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Lesson 8: Learning About Making Change

making change lesson plan

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  • Lesson Title: Learning About Making Change
  • Grade Band: 3-5
  • Lesson Length: Approximately 2 days
  • NCTM Standard: Number and Operations

Learning Objectives

  1. The student will understand the roles of the cashier and customer when making and receiving change.
  2. The student will calculate change based on single item purchases paid with a $1.00 and $5.00 bill.
  3. Assuming the role of a cashier, the student will calculate total purchase amounts for multi-item sales receipts and the amount of change to give to a customer based on cash paid.
  4. The student will compute change, given various item prices and cash paid, in a game of bingo.

Connection to Bloom’s Taxonomy

  • Comprehension
  • Application
  • Analysis
  • Synthesis

Lesson Materials

  • Bingo Markers
  • Calculators
  • Crayons or Colored Pencils
  • Index Cards
  • Pencils
  • Play or real money (a $1 bill, a $5 bill, and assorted coins)
  • Worksheets for lesson plan 8 (see sidebar)

Making Connections

What is exact change?

Students should understand that this is the same amount as the purchase amount. For example, if you buy a candy bar for $.50 you give the seller exactly $.50 and not a penny less or more.

Ask the students, “What if you don’t have the exact amount of money for the candy bar?” The opposite of exact change is simple change back from your purchase. If you purchased the candy bar with a dollar bill, your change would be $.50 in coins.

Next, as a class, brainstorm a list of places where you and your family shop or go to for services that require payment.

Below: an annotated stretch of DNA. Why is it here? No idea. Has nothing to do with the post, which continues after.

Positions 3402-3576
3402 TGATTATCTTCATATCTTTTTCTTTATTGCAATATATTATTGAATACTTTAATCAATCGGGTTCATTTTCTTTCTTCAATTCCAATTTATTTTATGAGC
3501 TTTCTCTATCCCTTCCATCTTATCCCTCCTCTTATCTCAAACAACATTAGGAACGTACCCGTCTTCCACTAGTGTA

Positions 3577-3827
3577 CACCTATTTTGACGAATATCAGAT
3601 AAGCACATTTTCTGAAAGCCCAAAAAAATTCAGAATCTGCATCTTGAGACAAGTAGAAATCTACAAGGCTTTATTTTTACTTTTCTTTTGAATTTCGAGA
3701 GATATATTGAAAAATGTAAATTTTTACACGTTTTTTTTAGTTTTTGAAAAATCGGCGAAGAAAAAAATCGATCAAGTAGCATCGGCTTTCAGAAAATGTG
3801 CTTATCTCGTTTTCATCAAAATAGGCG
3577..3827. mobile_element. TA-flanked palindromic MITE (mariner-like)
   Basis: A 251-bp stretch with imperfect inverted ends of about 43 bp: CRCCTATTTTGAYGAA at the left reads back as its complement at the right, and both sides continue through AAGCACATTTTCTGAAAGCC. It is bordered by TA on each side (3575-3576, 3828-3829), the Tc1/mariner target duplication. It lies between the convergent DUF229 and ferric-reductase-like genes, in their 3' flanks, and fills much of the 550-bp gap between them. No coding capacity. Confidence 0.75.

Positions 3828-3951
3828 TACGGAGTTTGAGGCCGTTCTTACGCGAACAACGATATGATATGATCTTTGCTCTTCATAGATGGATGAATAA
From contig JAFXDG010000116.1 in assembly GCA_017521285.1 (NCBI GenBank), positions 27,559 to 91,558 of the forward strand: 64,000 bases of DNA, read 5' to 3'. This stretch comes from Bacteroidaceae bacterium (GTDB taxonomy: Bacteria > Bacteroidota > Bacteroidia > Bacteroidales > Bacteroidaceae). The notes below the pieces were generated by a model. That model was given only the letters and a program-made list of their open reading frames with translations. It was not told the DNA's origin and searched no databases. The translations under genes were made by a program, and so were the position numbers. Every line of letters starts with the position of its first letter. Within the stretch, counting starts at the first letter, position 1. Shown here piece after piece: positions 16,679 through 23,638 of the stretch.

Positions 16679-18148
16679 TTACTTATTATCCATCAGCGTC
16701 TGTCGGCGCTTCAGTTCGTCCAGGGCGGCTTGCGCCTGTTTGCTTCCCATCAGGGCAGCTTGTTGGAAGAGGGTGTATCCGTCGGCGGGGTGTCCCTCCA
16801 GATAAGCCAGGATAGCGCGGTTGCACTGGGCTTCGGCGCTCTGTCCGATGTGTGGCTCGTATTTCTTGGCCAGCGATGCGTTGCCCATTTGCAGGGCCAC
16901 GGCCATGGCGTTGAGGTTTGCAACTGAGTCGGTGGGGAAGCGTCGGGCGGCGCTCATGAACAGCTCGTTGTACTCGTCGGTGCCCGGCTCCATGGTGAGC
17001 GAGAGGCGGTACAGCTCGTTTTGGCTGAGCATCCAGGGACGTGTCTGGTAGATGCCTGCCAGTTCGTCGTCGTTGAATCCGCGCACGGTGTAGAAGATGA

Some possible responses may include the following:

  • Grocery store
  • Gas station
  • Department store
  • Post office
  • Barber shop or hair salon
  • Pet store
  • Convenience store
  • Wholesale shopping club
  • Shoe store
  • Book store
  • Sporting goods store
  • Toy store
  • Ice cream shop
  • Coffee shop
  • Fast food restaurants
  • School store

Explain that often, adults may use a credit or debit card to make a purchase. However, many times people pay for products and services with cash. If you don’t have the exact amount of cash (also referred to as exact change), you can give more than the total and receive money back in return. This is called receiving change. Receiving change back may include both coin and paper money.

Have students test their shopping knowledge by asking them how much cash in specific denominations is needed to make each assumed purchase on the Going Shopping (PDF) chart. Answers will vary depending on student experiences and money sense.

Exploring and Learning

  1. Ask students to consider the following: Who is responsible for making sure that you receive the correct change when making a purchase or paying for a service with cash? Students may think it is the responsibility of the cashier. However, the customer (person who is making the purchase) is also responsible and should always be aware that mistakes can often be made by cashiers. Both the customer and cashier should always check to make sure that the correct change is given and/or received.
  2. Provide students with practice making change for single item purchases. Pair students together and provide each group with a copy of the Change Chart (PDF). This worksheet is based on customers purchasing each item with $1 and $5 bills. Students may use play money, real money, and/or a calculator to help with calculations if needed.
  3. Together as a class, use the Change Chart Answer Key (PDF) to review answers and to check for student progress.
  4. Present students with the following scenario:

    Sniffer is working at the Raymond Geddes Elementary School Store as the school store cashier. RG, Hannie, and several friends are visiting the school store during lunch.

    Can you help Sniffer calculate the change that should be returned to each customer based on the cash they use to make each purchase?